Saturday 17 March 2018

Live next door to criminal Wayne Dundon for just €20,000

The house in Limerick beside Wayne Dundon's property
The house in Limerick beside Wayne Dundon's property
The asking price for the home has dropped steadily to €20,000
Wayne Dundon

Barry Duggan

IT'S a two-bedroom terrace home in a bustling city available for just €20,000.

But there is one catch: you will be living beside a rather well-known criminal.

The asking price for the home has dropped steadily to €20,000, largely because Wayne Dundon is next door.

The terraced home has been on the market for the last year, but auctioneers have not received a single bid.

The best bid on the property will now be accepted.

The Irish Independent has learned that when the property was offered to the local authority -- Limerick City Council -- at a price well below the bid price, it was turned down.

Last year, the small home in Lenihan Avenue, Prospect, Limerick, went on the deflated property market with a reserve of €45,000.

Having received no offers, a second auctioneer is now attempting to sell the property. But the auctioneer has had no success to date for the house on the southside of the city.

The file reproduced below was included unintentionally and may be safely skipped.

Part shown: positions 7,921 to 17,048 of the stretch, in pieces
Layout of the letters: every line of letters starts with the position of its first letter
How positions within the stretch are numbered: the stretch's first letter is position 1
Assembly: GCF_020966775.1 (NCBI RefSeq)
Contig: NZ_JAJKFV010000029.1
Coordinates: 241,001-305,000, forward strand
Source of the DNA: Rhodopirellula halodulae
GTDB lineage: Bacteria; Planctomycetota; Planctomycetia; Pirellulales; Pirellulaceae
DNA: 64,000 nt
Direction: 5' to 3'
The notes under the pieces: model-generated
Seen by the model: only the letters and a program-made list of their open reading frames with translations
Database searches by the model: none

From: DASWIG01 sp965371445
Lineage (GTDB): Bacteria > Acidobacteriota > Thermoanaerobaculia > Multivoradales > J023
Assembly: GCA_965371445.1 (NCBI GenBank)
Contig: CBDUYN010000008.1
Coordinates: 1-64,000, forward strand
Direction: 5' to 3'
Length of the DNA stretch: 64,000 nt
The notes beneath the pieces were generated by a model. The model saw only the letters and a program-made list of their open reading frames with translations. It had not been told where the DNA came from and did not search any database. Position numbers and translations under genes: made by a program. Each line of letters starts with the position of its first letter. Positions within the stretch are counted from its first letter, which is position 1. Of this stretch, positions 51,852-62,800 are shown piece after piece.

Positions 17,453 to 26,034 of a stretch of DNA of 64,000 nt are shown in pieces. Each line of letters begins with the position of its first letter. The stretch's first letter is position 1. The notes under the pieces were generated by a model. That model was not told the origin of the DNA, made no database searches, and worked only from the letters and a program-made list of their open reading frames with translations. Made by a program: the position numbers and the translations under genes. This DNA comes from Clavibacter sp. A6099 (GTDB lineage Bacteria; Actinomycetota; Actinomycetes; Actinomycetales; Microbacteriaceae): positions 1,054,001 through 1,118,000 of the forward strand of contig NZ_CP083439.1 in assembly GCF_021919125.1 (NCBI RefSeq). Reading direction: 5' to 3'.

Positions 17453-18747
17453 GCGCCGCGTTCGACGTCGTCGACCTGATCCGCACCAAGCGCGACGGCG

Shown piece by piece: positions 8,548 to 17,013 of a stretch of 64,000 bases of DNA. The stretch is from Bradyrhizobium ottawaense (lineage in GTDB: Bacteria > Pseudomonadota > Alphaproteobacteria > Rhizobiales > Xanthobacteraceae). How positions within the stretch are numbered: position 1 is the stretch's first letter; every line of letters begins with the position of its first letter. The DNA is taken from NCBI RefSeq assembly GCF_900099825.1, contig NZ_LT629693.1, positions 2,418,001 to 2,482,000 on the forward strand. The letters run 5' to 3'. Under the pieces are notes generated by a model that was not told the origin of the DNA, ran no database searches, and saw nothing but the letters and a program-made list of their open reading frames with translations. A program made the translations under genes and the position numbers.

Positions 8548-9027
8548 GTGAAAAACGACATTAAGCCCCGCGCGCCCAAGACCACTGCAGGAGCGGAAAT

The home is in a poor condition and needs substantial renovation works inside. It has been boarded up for more than a year following a fire. Grass and weeds are growing on parts of the front driveway and bags of rubbish are strewn at the entrance.

A previously erected 'For Sale' sign was torn down shortly after it was positioned outside the property.

The house is located right in the heart of the McCarthy-Dundon stronghold and Wayne Dundon's house is located alongside the property.

His imposing home is protected by a state-of-the-art CCTV system and security lights.


One person involved in the sale of the house last night confirmed to the Irish Independent that all offers will be considered. With an asking price of €20,000 for the home, a selection of second-hand used cars would be more expensive.

A 2010-registered 1.9L Skoda Octavia hatchback with 12,000kms was available from a Dublin-based dealer for €21,000. Nearby, another similar house is up for sale with a reserve of €60,000 -- three times the asking price of the Lenihan Avenue home.

Both homes were built in the 1950s as a solution to Limerick city's increasing housing crisis. Estates in the area have been earmarked for a multimillion euro regeneration project.

The average price for a residential property nationwide is €196,000 -- a drop of 47pc from 2007.


Irish Independent

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